30Jan

The Market Outlook for Business Financing in 2020

Posted by NCF On January 30,2020

Business financing has seen a number of trends over the past year, including a decrease in interest rate hikes on business loans and an uncertain situation with imported goods and materials used by almost every industry. However, there were a number of positives as well, which makes forecasting the outlook on business financing a mixed bag, depending on where you stand.

First, the Good News

Business financing has been bolstered by two major points. First, consumer confidence is still high, as shown by increased overall purchases in 2019, exceeding 2018’s fourth-quarter results. Additionally, almost every industry experienced growth, with increased production from manufacturers, more clients entering contracts with businesses for physical goods and services, and higher job availability. More businesses are trying to position themselves for growth and more entrepreneurs plan on launching businesses this year.

23Jan

Building Capital Quickly and Effectively without Debt

Posted by NCF On January 23,2020

A lot of small business owners feel like they are in a holding pattern. Building capital can seem like a challenge between expenses, payroll, and the built-in lag between client payments due to staggered invoice schedules. Fortunately, there is a fast and effective way to build capital without resorting to short-term loans or other debt-based financing programs.

Ongoing Financial Obligations

Every business has financial obligations, such as making payroll, paying utilities, installments on existing loans, and similar recurring expenses. Some expenses fluctuate, especially for businesses that rely on inventory and production, or simply client demands. Revenue from sales should exceed ongoing financial obligations, but if revenue is staggered due to the payment schedules on invoices, the amount of outgoing capital could exceed revenue during crucial cycles. Sometimes businesses feel the need to take out loans to te

16Jan

Make 2020 the Year to Grow Your Business

Posted by NCF On January 16,2020

Happy New Year! With 2019 behind us, many businesses are looking to make progress towards growth. However, to grow your business, there are a few things you need to do to ensure smooth sailing.

Start with the Simple Stuff

If you want to grow your business, you need to make sure there is nothing holding you back. That means making sure your quarterly IRS tax liabilities are in order. As it is January, businesses will be filing for the quarter of October to December of 2019. Next, it is time to take a look at your business credit report. See where your business stands and if there are any red flags that would stand out to lenders. To grow your business, you want to be in the best position possible, which means paying down outstanding balances and making sure there are no lingering marks on your credit report. Ideally, you should be checking your business credit report quarterly, at minimum. Removing those red flags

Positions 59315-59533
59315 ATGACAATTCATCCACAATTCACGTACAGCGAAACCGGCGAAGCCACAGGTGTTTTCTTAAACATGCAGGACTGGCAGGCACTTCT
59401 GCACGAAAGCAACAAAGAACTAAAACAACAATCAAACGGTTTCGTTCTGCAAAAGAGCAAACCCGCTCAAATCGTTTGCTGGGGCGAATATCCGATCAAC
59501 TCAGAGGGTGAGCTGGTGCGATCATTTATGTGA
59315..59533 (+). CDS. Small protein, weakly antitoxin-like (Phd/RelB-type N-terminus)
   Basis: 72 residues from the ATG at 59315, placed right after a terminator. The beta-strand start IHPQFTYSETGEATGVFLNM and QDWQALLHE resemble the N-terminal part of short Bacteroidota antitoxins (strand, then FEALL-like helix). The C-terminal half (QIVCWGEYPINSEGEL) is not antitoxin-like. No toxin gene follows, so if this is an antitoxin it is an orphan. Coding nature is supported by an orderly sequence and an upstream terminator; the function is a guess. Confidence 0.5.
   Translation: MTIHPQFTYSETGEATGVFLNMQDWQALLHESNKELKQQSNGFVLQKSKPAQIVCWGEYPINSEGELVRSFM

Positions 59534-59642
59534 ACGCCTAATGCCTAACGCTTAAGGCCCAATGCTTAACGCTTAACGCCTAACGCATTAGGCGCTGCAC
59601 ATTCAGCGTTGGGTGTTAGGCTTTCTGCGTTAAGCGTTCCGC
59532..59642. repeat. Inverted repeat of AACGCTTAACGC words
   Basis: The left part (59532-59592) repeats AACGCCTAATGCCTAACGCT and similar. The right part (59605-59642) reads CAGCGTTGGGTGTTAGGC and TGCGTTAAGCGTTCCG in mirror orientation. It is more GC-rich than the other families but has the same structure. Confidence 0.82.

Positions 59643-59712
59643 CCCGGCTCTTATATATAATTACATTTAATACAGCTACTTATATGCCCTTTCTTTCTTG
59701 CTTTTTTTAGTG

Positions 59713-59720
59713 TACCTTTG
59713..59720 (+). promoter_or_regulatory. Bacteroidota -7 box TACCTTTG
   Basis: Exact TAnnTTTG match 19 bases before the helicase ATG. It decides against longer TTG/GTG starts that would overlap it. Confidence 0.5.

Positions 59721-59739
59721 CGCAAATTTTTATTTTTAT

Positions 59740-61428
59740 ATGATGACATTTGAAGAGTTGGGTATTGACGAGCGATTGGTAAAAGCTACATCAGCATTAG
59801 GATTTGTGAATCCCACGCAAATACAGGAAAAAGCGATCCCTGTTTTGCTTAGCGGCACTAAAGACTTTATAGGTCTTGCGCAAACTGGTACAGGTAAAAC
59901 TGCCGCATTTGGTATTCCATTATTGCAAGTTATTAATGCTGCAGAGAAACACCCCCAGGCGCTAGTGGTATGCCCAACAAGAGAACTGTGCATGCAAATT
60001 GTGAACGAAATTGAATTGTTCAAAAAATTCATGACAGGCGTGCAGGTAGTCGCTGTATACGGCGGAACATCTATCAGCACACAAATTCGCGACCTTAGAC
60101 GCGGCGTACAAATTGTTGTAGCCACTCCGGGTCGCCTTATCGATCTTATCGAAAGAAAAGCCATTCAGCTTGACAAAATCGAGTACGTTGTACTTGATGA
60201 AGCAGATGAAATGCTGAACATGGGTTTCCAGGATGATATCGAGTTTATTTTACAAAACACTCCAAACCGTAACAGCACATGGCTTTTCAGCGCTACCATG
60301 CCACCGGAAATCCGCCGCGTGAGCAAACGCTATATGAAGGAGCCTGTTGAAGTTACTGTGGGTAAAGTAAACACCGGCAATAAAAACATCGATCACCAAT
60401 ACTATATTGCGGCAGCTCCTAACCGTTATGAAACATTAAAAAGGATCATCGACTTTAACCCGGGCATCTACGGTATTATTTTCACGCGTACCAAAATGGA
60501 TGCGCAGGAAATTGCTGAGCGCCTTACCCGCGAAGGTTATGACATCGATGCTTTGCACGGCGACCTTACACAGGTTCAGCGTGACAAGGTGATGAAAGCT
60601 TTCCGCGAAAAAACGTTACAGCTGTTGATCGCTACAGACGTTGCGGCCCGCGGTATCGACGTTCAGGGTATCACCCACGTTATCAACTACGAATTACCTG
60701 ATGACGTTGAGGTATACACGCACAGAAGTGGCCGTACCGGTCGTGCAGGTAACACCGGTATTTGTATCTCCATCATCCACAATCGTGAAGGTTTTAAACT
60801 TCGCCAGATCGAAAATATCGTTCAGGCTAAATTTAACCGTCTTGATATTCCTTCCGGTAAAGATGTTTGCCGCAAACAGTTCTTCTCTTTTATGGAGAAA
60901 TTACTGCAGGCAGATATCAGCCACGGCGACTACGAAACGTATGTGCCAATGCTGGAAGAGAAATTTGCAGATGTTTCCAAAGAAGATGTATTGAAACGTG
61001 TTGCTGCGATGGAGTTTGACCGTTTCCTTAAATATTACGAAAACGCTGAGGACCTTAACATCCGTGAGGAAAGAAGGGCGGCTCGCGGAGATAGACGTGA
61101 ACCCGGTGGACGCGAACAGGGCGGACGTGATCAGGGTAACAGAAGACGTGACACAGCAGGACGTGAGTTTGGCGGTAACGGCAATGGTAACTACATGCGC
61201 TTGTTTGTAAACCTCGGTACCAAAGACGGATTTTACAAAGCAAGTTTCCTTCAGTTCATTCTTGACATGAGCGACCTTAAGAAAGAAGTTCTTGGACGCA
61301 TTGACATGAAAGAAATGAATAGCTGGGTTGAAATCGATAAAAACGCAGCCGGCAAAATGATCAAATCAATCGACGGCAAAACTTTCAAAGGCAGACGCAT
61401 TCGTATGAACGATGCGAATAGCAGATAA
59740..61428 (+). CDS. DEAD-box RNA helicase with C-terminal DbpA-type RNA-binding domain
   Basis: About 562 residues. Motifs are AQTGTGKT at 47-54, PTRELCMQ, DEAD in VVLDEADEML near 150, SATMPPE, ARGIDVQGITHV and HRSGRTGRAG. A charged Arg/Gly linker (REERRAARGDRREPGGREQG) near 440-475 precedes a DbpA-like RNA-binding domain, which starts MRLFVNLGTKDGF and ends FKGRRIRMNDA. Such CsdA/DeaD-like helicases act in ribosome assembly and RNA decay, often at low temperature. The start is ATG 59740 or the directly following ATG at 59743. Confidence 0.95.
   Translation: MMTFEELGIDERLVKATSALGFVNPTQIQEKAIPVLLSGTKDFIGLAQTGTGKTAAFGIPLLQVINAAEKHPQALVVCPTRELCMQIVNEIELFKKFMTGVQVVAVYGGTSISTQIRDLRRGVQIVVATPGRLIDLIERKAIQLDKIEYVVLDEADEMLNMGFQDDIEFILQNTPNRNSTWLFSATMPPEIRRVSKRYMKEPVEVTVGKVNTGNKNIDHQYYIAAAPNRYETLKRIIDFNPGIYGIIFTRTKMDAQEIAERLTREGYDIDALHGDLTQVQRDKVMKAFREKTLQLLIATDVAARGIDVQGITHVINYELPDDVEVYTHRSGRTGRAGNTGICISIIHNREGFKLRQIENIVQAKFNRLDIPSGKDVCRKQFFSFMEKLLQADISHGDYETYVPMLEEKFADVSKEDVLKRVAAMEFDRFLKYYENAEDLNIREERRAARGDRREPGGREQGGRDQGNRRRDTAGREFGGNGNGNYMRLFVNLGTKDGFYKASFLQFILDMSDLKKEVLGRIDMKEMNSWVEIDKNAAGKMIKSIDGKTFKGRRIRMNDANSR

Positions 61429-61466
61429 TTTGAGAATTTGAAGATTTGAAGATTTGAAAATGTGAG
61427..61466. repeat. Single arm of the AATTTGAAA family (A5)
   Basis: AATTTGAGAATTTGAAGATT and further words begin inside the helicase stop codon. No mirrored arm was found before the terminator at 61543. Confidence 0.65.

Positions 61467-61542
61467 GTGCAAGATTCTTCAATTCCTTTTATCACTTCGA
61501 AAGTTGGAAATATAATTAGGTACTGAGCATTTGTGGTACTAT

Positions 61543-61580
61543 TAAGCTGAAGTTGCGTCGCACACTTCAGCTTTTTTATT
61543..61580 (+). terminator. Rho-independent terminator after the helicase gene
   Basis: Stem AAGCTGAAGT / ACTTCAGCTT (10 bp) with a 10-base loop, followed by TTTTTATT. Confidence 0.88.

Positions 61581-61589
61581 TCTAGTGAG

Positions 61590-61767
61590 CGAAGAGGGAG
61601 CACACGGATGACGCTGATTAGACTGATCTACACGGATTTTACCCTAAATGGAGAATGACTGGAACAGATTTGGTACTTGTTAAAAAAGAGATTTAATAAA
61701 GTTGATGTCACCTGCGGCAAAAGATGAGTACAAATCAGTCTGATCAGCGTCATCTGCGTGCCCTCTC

09Jan

The Difference between AR Financing and AR Factoring

Posted by NCF On January 09,2020

While the rate at which everyone does business has increased tremendously from even a few years ago, one thing remains constant – invoices are issues with payment schedules of 30 days or longer. This forces businesses to wait up to a month or more for revenue to trickle in. When businesses want to boost cash flow and access revenue faster, they can choose between AR financing and AR factoring. While both methods may seem similar, they function in very different ways.

AR Financing at a Glance

Accounts receivable financing – or AR financing – is a form of asset-based lending. Receivables are used as collateral to create a line of credit that businesses can borrow against. Often, true AR financing involved term contracts, and the amount of financing available can go up or down depending on the number of receivables in a given review period. Some AR financing providers also impose upkeep fees on these asset-bas

credit
26Dec

Creditworthiness: What You Need to Know About Your Clients

Posted by NCF On December 26,2019

Creditworthiness is a term often used by financial institutions to gauge their ability to secure loans or other types of financing. It would stand to reason that business owners are concerned about their own creditworthiness, which is why many are focused on building credit ratings for their organizations. But should you be concerned about the creditworthiness of your clients?

Credit Worthiness and Cash Flow

The creditworthiness can give you insight into your clients. You can take a quick glance and see if they are relatively new, have a robust and established track record, or if they are going through a rough patch. Additionally, the creditworthiness of your clients can be an indicator of how quickly you will be paid for the invoices your issue after sales are made. A client with a high credit record is likely to provide timely payments on goods and services. A client with a lower score may take longer, or even

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